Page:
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ESC 2021: Flu Vaccine Cuts Risk of Death, Heart Attack in Patients with Heart Disease


ESC Congress 2021

ESC Congress 2021: Results from the largest trial of its kind suggest that flu vaccination should be part of in-hospital treatment after myocardial infarction.

Influenza vaccination early after a myocardial infarction (MI) or in high-risk coronary artery disease (CAD) reduces the risk of all-cause mortality, MI, or stent thrombosis at 12 months compared to placebo, according to new research presented on August 30 at the European Society of Cardiology (ESC) Congress 2021.

“The IAMI trial found that in patients with myocardial infarction or high-risk coronary disease, early influenza vaccination resulted in a lower risk of the composite of all-cause death, myocardial infarction or stent thrombosis at 12 months compared with placebo. Our findings suggest that influenza vaccination should be considered as part of in-hospital treatment after myocardial infarction,” said principal investigator Ole Fröbert, MD, PhD, adjunct professor, consultant cardiologist, Örebro University Hospital, Sweden, in an ESC press release.

The IAMI trial was the largest randomized trial to date to evaluate if influenza vaccination improves outcomes following MI or percutaneous coronary intervention in high-risk patients with CAD. The study was conducted at 30 hospitals in 8 countries over 4 influenza seasons between October 2016 and February 2020.

Participants were randomized in a 1:1 ratio to receive either the influenza vaccine or placebo within 72 hours of an invasive coronary procedure or hospitalization. The primary endpoint was a composite of all-cause death, MI, or stent thrombosis at 12 months. Researchers used a hierarchical testing strategy for the secondary outcomes of all-cause death, cardiovascular death, MI, and stent thrombosis, according to the study.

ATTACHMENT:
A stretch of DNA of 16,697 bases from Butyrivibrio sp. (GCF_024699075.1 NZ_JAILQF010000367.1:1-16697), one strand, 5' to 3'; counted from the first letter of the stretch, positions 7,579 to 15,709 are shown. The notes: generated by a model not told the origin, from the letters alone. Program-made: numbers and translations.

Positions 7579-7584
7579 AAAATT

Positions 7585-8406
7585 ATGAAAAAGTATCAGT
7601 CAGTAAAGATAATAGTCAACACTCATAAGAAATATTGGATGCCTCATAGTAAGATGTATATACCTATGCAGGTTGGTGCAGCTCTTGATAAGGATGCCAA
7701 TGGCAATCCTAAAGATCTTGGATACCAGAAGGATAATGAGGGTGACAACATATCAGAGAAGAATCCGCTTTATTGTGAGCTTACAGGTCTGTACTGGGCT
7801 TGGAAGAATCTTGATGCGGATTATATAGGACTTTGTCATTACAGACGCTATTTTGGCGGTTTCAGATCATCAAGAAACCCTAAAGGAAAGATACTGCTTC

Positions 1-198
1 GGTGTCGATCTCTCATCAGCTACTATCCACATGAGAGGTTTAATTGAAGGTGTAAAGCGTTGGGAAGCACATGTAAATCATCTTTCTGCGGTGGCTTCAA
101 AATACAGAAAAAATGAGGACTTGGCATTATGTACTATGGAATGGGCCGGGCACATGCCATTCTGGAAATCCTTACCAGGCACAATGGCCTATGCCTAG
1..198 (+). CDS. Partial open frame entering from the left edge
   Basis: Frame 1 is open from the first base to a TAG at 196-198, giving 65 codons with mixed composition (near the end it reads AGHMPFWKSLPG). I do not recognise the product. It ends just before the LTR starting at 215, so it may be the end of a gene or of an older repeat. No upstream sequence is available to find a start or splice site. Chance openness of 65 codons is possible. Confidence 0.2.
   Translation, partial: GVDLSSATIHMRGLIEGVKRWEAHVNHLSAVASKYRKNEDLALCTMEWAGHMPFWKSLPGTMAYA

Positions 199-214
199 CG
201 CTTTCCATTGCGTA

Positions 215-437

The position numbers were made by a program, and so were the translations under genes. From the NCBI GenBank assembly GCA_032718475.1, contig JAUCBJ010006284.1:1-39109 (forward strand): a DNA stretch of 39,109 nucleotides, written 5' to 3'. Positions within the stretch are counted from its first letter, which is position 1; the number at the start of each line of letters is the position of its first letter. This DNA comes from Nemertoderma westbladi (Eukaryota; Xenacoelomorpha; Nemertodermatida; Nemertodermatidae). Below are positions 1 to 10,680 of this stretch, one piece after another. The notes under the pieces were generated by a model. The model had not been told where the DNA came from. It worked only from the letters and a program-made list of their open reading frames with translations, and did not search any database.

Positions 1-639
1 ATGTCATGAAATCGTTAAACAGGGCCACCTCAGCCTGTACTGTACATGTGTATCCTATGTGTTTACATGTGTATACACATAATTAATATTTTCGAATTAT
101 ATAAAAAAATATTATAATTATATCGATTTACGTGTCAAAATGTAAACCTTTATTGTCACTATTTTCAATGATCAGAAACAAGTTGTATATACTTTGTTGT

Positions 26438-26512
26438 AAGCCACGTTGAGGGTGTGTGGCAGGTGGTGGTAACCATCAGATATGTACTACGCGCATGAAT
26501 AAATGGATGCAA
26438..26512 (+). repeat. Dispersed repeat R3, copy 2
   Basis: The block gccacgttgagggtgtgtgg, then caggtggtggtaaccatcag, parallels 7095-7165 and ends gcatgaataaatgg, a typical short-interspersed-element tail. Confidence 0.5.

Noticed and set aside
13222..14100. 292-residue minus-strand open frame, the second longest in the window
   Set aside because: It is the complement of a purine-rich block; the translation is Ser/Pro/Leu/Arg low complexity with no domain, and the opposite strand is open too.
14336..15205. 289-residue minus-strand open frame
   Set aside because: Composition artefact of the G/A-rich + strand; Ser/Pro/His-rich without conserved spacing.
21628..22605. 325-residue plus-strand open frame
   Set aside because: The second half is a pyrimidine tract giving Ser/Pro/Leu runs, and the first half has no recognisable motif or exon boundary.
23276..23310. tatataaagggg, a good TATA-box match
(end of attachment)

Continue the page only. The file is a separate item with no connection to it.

Researchers aimed to enroll 4400 patients, but because of the COVID-19 pandemic, the data safety monitoring board stopped the trial after 2571 patients (58% of the target) were enrolled in April 2020. The average age of participants was 60 years and 18% were women.

During the 12-month follow-up, the primary outcome occurred in 67 participants (5.3%) in the vaccine group and 91 (7.2%) in the placebo group (hazard ratio [HR] 0.72; 95% confidence interval [CI], 0.52-0.99; p=0.040).

Death from any cause occurred in 37 patients (2.9%) in the vaccine group and 61 (4.9%) in the placebo group (HR 0.59; 95% CI, 0.39-0.89; p=0.010), and rates of cardiovascular death were 2.7% and 4.5%, respectively (HR 0.59; 95% CI, 0.39-0.90; p=0.014).

There was no difference between the cohorts in the rate of MI, which occurred in 25 participants (2%) in the vaccine group and 29 patients (2.4%) in the placebo group (HR 0.86; 95% CI, 0.50-1.46; p=0.57), according to the study.

“Despite being guideline-recommended influenza vaccination is underutilized and the findings from this study emphasize the importance of seasonal influenza vaccination in patients with cardiovascular disease,” concluded study authors.

Researchers reported that serious adverse events were rare and of similar type and incidence in both groups. With that said, injection site reactions such as pain, redness, swelling, and hardening were reported significantly more often in participants in the vaccine group.

Reference: Fröbert O, Götberg M, Erlinge D, et al. Influenza vaccination after myocardial infarction: A randomized, double-blind, placebo-controlled, multicenter trial. Circulation. In press.

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